On the first day, as part of his welcome address, Rush set the pace for the conference by encouraging youth to pursue their dreams, to value education, to share what they learn with others, and even to vote. “This is your community, your home and your story,” said Rush to those assembled. “We’re all gathered here today to celebrate the lives of Native American youth.” Chance closed by asking for a moment of silence for victims of suicide, illness, accidents, or old age.
Opening ceremonies continued with facilitator Rush introducing Darrell G. Seki, Sr., Red Lake Nation Tribal Chairman who provided a welcoming address. Seki spoke first in his first language Ojibwemowin as is his manner, then in English about the importance of education and the social ills that sometimes get in the way of success such as drugs, alcohol, and suicide. “Be respectful and remember that education is very important,” said Seki. “Say no to cigarettes, alcohol, drugs, and bullying. Be particularly wary of alcohol, it is a depressant and can lead to suicide.”
Seki was followed by the Red Lake Nation Youth Council who introduced themselves. Youth Council Chairman Matthew Antone gave a short introduction, followed by recognition of Vice-chairman, Larry Van Wert, Treasurer, Brandon Howard, and Secretary, DeAnthony Gonzalez. The Youth Council, formed in 2006 with more than a dozen members, are key players in the organization of the three day Youth Leadership Conference.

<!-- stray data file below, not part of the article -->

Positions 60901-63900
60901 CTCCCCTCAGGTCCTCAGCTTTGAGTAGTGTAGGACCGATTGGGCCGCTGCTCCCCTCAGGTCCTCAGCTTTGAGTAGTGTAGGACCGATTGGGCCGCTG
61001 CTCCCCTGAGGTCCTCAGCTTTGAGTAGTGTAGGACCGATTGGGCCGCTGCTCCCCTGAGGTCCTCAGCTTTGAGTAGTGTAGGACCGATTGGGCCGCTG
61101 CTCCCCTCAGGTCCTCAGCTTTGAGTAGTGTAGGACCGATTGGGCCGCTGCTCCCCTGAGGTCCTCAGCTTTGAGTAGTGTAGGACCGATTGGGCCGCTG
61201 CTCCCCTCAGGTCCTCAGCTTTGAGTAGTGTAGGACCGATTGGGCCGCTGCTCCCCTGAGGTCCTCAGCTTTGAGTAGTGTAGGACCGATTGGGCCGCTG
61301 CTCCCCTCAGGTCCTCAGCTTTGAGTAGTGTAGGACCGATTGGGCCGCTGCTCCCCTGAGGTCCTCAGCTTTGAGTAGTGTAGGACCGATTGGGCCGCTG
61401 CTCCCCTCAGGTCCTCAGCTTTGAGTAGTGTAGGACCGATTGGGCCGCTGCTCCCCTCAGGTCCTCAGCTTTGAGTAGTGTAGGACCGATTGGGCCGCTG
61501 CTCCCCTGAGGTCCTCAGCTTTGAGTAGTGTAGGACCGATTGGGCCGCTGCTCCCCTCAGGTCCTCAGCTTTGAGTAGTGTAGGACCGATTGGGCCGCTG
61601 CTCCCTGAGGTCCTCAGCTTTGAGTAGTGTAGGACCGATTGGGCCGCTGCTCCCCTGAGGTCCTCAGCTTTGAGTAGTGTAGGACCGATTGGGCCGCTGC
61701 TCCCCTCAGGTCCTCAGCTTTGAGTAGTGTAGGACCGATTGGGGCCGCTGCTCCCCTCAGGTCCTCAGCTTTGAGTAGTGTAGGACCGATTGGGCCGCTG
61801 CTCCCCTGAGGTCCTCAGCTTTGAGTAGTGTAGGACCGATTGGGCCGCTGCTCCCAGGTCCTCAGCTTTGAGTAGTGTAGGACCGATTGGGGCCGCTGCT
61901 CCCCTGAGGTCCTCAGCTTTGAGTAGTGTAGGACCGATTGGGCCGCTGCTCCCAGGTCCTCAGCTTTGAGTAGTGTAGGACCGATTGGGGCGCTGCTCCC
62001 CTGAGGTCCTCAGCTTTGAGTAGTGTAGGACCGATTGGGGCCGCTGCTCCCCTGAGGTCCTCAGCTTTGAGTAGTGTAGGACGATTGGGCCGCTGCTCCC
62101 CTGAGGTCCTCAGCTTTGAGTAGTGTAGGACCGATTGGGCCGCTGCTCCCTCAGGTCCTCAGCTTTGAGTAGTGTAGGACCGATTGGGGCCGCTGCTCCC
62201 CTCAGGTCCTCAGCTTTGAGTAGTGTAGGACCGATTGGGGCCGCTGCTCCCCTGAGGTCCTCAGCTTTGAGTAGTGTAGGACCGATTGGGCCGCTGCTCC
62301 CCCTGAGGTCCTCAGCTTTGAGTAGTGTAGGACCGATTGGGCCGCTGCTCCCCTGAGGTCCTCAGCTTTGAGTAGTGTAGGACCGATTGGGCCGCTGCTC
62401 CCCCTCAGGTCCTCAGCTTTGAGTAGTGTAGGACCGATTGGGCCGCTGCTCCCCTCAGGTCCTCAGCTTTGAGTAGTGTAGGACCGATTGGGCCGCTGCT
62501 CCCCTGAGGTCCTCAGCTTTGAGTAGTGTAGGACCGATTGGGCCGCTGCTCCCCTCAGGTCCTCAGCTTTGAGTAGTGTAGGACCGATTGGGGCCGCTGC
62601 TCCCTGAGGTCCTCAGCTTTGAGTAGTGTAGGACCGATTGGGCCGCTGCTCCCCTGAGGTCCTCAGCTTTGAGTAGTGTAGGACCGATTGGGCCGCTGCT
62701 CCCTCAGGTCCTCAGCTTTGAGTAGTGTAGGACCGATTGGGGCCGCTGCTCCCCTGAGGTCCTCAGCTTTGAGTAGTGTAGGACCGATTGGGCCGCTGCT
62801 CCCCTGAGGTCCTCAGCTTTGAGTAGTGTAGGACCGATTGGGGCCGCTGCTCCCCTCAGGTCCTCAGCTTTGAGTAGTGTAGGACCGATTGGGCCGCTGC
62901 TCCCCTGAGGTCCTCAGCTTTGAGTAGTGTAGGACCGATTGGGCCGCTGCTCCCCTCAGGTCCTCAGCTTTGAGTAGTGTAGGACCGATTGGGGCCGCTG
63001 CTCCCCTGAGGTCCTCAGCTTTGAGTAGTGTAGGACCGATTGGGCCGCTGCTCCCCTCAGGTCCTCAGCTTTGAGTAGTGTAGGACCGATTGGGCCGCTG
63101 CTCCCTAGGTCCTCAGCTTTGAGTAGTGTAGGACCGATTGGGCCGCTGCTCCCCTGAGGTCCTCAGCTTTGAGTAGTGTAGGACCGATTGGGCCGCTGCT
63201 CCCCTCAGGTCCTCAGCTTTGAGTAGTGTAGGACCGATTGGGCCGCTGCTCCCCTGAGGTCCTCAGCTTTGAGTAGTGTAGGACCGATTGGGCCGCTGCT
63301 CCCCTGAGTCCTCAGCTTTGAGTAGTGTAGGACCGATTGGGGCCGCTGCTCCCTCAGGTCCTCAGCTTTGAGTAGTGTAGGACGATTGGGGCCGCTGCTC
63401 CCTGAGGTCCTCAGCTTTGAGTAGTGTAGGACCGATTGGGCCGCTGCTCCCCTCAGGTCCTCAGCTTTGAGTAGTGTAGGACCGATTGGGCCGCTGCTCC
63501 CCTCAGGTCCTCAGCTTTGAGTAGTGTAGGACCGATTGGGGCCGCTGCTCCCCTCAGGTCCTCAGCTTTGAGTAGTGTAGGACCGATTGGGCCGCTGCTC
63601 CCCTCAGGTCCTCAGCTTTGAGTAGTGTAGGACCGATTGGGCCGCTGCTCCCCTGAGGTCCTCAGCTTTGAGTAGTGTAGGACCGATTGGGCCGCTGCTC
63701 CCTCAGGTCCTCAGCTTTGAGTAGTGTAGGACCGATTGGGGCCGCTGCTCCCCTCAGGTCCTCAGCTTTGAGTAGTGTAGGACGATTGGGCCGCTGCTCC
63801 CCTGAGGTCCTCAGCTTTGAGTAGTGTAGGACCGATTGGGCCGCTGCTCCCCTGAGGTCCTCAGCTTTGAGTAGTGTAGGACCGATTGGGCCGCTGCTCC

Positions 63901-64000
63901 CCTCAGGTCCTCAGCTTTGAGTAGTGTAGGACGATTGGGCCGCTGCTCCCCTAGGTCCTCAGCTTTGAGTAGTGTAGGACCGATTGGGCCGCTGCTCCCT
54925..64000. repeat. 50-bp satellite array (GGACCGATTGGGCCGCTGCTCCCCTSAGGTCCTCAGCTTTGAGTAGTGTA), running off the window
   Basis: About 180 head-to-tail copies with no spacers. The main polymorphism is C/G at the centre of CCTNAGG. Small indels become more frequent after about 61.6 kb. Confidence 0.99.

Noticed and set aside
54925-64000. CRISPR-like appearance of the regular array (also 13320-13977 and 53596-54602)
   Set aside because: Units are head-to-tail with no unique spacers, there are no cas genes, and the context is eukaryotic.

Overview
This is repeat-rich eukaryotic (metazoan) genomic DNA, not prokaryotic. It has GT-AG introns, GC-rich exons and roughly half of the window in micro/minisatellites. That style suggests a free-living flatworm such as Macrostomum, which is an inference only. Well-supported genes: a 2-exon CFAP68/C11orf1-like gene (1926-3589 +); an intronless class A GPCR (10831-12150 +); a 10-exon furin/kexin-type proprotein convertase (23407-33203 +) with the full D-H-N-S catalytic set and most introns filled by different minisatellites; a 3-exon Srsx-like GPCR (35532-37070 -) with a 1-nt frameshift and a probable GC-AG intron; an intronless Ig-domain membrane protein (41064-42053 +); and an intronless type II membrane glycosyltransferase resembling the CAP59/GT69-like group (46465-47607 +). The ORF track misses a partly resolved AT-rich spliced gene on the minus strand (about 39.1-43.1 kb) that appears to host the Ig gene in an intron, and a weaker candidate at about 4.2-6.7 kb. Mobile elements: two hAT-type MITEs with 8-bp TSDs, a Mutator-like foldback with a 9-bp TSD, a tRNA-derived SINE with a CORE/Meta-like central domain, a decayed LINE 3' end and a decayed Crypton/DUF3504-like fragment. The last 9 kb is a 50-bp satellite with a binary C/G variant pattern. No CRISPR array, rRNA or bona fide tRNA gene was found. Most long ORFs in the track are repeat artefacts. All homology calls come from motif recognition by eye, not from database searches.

Next Rush introduced the local and guest presenters for the conference who all gave a short introduction of themselves and the workshops they would conduct.
After a rousing “ice breaker” by facilitator Rush, he introduced the keynote Speakers Li’l Mike and Funny Bone known collectively as Mike Bone.
Mike Bone or Mike and Bone are (Pawnee) brothers and “little rappers” from Oklahoma City OK. Apparently they like to pull people’s legs a bit and at different times give different answers to their height. They have said they are between 52 and 55 inches tall, or about four and a half feet. “We’re not legally midgets or dwarves,” noted Funny Bone. Short size however is not a factor when they hit the mark. They rap, they sing, they dance and they are funny. They always leave lasting impression, and this event was no different.